The EU is implementing seven economic partnership agreements with 32 partners, 14 of which are in Africa. The main objective of EPAs is the leverage of trade and investment for sustainable development. The content of the agenda will be expanded, with agreements covering new themes such as services and investment. Economic Partnership Agreements (EPAs) are trade and development agreements negotiated between the EU and countries and regions in Africa, the Caribbean and the Pacific (ACP). The Economic Partnership Agreements are a system for creating a free trade area between the European Union and the Group of African, Caribbean and Pacific States (ACP). This is a response to persistent criticism that the EU`s proposed non-reciprocal and discriminatory preferential trade agreements are incompatible with WTO rules. The EPAs date back to the signing of the Cotonou Agreement. EPAs with different regions are in different playing conditions. In 2016, the EPAs were to be signed with three regional economic communities in Africa (East African Community, Economic Community of West African States and Southern African Development Community), but these faced challenges.  EPAs with sub-Saharan Africa and other EU free trade agreements with North African countries are building blocks of the Continental Free Trade Area (AFCFTA) and the long-term prospect of a free trade agreement between continental countries.
The EPAs already contain useful trade instruments for the construction of the AfCFTA. They provide a strong framework for regional trade and investment between THE EPA partners themselves and with the EU. They also strengthen the commercial capacity of EU partners. Taxation and Customs:ec.europa.eu/taxation_customs/business/international-affairs/international-customs-cooperation-mutual-administrative-assistance-assistance-assistance-japan_en The creation of a reciprocal trade agreement places the EU at the question of how to reconcile the special status of the ACP group with the EU`s WTO commitments. The near-solution solution to this dilemma is an agreement that is reciprocal only in the way necessary to meet wto criteria. In reality, ACP countries will have some leeway and maintain limited protection of their key products. The extent to which trade should be liberalised under the new EPAs remains a highly controversial issue and it remains to be seen whether the WTO provisions governing regional trade agreements will be revised at the end of the Doha Round in favour of the EPA system. This document is based on de Melo and Regolo (2013). This document received financial support from ferDI (Foundation for International Development Studies and Research) and the French government`s “Investment of the Future” (an ANR-10-LABX-14-01 reference). Thanks also to the Intergovernmental Conference for Financial Support and to Céline Carrére, Augustin Fosu, Anne-Marie Geourjon, Richard Newfarmer and a commentary referee. It is here that the opinions of the authors who take responsibility for all the remaining errors are expressed. Because of the WTO`s persistent incompatibility with previous agreements, the main feature of EPAs is their reciprocity and non-discriminatory nature.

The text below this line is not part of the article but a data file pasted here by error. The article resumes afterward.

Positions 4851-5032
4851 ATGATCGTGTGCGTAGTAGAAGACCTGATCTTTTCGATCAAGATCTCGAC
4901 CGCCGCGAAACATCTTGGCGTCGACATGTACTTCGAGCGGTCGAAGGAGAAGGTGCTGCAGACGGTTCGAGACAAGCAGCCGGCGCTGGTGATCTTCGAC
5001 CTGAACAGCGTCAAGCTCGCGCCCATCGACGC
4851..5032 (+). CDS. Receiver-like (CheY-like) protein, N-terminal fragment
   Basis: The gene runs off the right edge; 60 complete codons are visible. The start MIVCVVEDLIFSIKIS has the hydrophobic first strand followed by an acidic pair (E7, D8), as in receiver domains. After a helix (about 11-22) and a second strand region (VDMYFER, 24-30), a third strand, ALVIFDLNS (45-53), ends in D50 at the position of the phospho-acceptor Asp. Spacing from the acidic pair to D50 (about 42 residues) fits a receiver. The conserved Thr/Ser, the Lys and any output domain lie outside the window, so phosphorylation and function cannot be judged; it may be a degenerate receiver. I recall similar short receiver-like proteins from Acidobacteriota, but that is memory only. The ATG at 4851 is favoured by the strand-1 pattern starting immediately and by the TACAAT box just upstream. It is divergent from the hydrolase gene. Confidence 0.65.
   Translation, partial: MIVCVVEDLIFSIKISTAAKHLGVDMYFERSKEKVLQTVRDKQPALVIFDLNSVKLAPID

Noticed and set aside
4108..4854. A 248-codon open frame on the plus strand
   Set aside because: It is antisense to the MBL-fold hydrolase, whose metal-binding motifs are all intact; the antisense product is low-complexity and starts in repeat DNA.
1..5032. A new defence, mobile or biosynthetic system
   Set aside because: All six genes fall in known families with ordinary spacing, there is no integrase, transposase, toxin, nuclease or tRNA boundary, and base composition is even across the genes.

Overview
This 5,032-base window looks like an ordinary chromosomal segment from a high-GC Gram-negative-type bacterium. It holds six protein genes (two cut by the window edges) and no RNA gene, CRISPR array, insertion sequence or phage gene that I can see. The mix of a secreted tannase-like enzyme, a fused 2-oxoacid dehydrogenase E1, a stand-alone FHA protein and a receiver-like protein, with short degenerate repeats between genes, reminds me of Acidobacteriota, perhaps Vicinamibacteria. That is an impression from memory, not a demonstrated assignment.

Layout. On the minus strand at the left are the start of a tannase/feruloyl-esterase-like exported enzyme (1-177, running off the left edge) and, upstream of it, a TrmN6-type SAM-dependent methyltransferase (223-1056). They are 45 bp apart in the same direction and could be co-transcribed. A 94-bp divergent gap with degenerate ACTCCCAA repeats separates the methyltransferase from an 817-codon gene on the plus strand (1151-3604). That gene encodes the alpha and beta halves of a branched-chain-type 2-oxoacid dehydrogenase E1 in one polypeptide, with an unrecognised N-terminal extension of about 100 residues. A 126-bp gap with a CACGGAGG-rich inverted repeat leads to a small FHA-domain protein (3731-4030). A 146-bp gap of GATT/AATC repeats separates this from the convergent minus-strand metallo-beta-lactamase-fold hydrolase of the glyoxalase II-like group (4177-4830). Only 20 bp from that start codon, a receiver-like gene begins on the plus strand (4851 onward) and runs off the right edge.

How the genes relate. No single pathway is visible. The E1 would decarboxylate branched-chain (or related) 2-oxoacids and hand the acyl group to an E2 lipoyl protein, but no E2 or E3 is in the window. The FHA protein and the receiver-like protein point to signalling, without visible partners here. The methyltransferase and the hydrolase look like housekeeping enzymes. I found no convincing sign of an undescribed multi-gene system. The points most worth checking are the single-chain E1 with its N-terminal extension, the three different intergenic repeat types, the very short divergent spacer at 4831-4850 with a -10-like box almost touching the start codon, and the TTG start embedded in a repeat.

These include the phasing out of all trade preferences introduced between the EU and ACP countries since 1975 and the phasing out of trade barriers between partners. To meet the test for a non-discriminatory agreement, EPAs are open to all developing countries, thus ending the ACP group as the EU`s main development partner. EU-Japan trade: ec.europa.eu/trade/policy/countries-and-regions/countries/japan/ The Cotonou Agreement offers the EU and ACP countries the opportunity to negotiate development-oriented free trade agreements, known as Economic Partnership Agreements (EPAs).